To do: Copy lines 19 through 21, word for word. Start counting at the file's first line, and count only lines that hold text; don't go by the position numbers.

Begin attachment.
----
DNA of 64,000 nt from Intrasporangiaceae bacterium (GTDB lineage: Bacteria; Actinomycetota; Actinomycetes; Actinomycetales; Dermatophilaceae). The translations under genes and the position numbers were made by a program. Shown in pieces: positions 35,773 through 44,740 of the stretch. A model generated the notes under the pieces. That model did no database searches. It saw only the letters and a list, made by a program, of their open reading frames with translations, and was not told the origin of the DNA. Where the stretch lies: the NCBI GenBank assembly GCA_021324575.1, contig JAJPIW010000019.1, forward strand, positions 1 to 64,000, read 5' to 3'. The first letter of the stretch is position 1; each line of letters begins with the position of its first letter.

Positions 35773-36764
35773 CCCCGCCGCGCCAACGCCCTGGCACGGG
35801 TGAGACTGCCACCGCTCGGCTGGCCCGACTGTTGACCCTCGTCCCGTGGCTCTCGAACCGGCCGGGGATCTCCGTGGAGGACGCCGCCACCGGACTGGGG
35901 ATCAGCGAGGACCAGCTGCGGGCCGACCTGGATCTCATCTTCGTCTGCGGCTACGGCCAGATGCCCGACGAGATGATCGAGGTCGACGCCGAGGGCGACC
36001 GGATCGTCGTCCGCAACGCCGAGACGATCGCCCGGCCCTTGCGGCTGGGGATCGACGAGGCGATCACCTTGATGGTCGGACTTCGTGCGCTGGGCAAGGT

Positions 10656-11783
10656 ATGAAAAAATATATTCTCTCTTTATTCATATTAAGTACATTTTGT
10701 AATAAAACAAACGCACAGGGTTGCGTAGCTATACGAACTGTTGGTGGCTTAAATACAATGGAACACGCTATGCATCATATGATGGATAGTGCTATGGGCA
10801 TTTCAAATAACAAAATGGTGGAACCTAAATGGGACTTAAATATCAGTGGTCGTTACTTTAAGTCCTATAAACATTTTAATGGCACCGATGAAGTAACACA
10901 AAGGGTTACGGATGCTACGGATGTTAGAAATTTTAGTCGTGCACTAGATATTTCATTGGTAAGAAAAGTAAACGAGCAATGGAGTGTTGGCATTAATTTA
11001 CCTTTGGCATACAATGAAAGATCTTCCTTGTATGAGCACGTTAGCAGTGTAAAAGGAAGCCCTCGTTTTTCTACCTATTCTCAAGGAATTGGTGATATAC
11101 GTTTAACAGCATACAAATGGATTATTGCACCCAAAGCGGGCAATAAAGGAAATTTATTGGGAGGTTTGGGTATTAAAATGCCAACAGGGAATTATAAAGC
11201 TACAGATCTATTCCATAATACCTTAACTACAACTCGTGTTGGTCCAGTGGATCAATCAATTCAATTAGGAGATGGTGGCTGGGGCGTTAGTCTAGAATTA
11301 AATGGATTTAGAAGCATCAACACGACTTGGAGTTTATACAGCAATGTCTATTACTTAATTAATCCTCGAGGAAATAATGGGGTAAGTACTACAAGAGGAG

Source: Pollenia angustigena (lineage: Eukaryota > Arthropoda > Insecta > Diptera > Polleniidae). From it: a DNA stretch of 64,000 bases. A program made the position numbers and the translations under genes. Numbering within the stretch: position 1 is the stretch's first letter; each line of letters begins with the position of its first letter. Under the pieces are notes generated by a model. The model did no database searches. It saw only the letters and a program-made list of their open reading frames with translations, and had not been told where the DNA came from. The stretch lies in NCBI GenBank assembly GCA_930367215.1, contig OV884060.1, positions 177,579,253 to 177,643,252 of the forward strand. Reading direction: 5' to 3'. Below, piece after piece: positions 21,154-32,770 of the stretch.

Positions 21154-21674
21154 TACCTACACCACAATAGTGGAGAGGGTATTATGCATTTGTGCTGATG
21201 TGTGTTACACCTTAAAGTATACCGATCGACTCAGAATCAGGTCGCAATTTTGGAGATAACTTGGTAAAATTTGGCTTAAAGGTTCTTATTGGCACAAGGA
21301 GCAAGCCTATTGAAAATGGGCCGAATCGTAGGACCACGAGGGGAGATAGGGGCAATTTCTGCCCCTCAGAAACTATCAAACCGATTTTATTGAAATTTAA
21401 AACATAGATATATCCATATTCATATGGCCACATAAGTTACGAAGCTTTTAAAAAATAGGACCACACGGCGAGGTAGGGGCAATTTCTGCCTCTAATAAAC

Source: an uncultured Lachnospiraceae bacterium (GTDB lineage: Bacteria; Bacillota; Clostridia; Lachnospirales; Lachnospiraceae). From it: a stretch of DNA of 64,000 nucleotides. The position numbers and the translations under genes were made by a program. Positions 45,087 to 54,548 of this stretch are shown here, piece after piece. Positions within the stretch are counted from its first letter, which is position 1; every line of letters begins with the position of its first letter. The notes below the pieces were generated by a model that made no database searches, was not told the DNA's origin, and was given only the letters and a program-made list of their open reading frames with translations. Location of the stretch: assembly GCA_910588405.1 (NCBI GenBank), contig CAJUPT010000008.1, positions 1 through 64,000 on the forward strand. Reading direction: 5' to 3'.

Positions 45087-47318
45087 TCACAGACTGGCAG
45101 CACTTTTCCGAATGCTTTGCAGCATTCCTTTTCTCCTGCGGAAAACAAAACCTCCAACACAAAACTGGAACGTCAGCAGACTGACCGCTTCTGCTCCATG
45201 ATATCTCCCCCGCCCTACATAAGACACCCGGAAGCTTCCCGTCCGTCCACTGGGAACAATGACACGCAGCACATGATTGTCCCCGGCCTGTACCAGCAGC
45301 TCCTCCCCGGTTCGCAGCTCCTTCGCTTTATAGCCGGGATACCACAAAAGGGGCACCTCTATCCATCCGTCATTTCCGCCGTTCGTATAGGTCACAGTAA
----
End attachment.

21201 TGTGTTACACCTTAAAGTATACCGATCGACTCAGAATCAGGTCGCAATTTTGGAGATAACTTGGTAAAATTTGGCTTAAAGGTTCTTATTGGCACAAGGA
21301 GCAAGCCTATTGAAAATGGGCCGAATCGTAGGACCACGAGGGGAGATAGGGGCAATTTCTGCCCCTCAGAAACTATCAAACCGATTTTATTGAAATTTAA
21401 AACATAGATATATCCATATTCATATGGCCACATAAGTTACGAAGCTTTTAAAAAATAGGACCACACGGCGAGGTAGGGGCAATTTCTGCCTCTAATAAAC